It was a sweet result at Ballina Shire Council’s October meeting, for developers at least, with support for some long-delayed projects.
Unusually for Ballina, the whole meeting was over by lunchtime.
Crs Nathan Willis and Sharon Parry were absent, with Cr Jeff Johnson joining the meeting via Skype.
Old restaurant to be demolished at Shaws Bay
The long-running dispute over what to do with the site at 23 Compton Drive East Ballina was resolved with council agreeing unanimously to allow the demolition of the old restaurant at Shaws Bay and rezone the land, with a view to the owner lodging a new DA for a dwelling on the site.
Cr Sharon Cadwallader said the position of the council was, ‘If we don’t rezone this property, what will we do with it?’
She said she was satisfied that community concerns had been addressed, with the steps adjoining the property to remain open to the public and in council ownership, vegetation losses to be addressed and the building height reduced from 8.5 to 6 metres.
Cr Ben Smith said he had general concerns about gradient and stability of the site, ‘but given technical reports it looks like that ticks the boxes.’
Cr Keith Williams said he was disappointed that the site could no longer be used as a refreshment house, but ‘at the moment it’s an eyesore, this is the best outcome we can achieve for this site.’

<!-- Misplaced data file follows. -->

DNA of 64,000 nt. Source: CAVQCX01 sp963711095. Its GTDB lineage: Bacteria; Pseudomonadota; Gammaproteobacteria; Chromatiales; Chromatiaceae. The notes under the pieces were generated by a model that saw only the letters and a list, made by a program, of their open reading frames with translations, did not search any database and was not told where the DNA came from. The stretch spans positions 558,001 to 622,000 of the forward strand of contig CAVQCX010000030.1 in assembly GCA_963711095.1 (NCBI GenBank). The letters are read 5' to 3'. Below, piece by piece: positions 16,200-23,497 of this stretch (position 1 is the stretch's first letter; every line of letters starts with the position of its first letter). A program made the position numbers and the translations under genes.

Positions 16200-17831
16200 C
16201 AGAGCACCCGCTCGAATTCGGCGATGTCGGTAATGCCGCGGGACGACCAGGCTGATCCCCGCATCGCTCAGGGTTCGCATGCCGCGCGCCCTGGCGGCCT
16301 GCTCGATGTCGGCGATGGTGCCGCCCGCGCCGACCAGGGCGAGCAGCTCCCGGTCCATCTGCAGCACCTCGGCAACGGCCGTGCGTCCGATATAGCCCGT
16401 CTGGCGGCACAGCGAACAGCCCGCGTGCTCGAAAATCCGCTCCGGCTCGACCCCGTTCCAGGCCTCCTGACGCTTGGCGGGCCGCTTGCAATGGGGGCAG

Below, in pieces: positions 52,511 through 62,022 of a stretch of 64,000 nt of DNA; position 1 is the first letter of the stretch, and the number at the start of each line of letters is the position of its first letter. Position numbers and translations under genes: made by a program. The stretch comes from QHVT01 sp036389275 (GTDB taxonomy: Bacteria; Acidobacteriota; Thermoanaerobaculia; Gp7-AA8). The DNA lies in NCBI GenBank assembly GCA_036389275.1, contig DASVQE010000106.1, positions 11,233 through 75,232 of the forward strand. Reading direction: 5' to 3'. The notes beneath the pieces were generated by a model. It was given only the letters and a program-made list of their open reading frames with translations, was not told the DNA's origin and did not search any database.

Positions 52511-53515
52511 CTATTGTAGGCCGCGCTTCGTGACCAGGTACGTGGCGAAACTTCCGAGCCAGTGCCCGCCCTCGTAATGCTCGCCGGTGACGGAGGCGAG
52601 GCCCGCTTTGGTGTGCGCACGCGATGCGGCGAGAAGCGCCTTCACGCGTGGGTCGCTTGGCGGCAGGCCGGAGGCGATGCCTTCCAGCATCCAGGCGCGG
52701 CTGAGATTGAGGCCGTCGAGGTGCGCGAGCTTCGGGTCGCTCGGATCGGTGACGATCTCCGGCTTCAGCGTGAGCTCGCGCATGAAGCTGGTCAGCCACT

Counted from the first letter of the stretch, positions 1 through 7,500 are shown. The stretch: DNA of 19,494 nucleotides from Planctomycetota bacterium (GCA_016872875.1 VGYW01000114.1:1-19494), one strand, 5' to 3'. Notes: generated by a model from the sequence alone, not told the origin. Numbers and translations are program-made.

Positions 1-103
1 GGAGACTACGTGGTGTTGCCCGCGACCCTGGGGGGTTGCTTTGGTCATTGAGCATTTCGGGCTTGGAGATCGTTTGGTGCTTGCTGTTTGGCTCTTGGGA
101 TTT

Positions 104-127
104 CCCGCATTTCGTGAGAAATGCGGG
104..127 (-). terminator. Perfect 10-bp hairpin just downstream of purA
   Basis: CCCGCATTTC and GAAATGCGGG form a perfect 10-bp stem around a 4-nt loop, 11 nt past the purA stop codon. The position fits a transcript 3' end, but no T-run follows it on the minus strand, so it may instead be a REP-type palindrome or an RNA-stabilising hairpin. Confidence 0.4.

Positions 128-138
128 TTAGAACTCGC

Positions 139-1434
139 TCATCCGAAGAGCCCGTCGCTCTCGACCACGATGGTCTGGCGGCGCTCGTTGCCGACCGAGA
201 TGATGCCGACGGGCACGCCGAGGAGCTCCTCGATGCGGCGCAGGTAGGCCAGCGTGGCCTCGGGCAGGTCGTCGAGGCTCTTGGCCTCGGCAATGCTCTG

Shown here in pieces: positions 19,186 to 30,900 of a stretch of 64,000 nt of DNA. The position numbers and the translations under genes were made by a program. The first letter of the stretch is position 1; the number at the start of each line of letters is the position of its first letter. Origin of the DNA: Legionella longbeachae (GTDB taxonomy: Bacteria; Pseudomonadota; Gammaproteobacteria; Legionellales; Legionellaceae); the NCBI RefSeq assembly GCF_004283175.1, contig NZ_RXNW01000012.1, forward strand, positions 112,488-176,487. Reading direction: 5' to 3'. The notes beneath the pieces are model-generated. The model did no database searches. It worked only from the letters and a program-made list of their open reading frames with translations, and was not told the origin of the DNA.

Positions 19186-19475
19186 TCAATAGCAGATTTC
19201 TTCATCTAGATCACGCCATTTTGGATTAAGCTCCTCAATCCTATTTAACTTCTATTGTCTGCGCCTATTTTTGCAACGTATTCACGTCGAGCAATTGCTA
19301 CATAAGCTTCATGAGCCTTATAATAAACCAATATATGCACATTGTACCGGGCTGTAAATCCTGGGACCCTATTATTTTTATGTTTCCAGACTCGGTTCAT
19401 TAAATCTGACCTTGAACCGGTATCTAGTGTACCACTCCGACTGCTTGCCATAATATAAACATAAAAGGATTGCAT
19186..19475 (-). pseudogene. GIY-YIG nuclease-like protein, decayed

He said the new building would potentially complement all the other ‘wonderful work we’re doing in Shaws Bay. We don’t need a burned out derelict building sitting in the middle of that’.
Council books in the black
Accountant Geoff Dwyer gave councillors a presentation on the state of their finances, noting that despite the impacts of COVID-19, Ballina’s accounts were in good health.
He said the financial statement showed no mis-statements or irregularities.
In terms of profit and loss for the year, the overall result showed a $25.3 million surplus ($17 million lower than last year, despite $3m in additional rates).
Mr Dwyer said Ballina Council’s cash and investments totalled $93.5 million.
Mayor David Wright thanked him for his report, saying ‘You’re always welcome when there’s good news!’
Rural function centres
Council endorsed proposed amendments to the Ballina Local Environmental Plan relating to function centres in rural areas, which include 14 days per year for the use of these venues for weddings and similar events, rather than the existing 51.
Cr Johnston supported this change, but said monitoring and compliance remained a problem.
Council staff-member Matt Wood said the new planning proposal had time limited consents in place, which meant if people were doing the right thing over three years they could get another one, but if an operator was not behaving well, they could be stopped immediately.
Cr Cadwallader said the amendments would provide certainty for proponents, and save energy, time and money to all parties, including council.
Cr Williams said it was ‘great we’re getting a handle on this.’
Wheelchair access to Lighthouse Beach
Council resolved to support, in principle, the construction of a compliant accessible beach access ramp adjacent to the Ballina Lighthouse and Lismore Surf Lifesaving Club, where the gradient is currently too steep for wheelchairs.
Cr Eoin Johnston said, ‘We have to go forward with this’ and acknowledged the wonderful fundraising work of Tracy Everingham and others who have been working on the problem.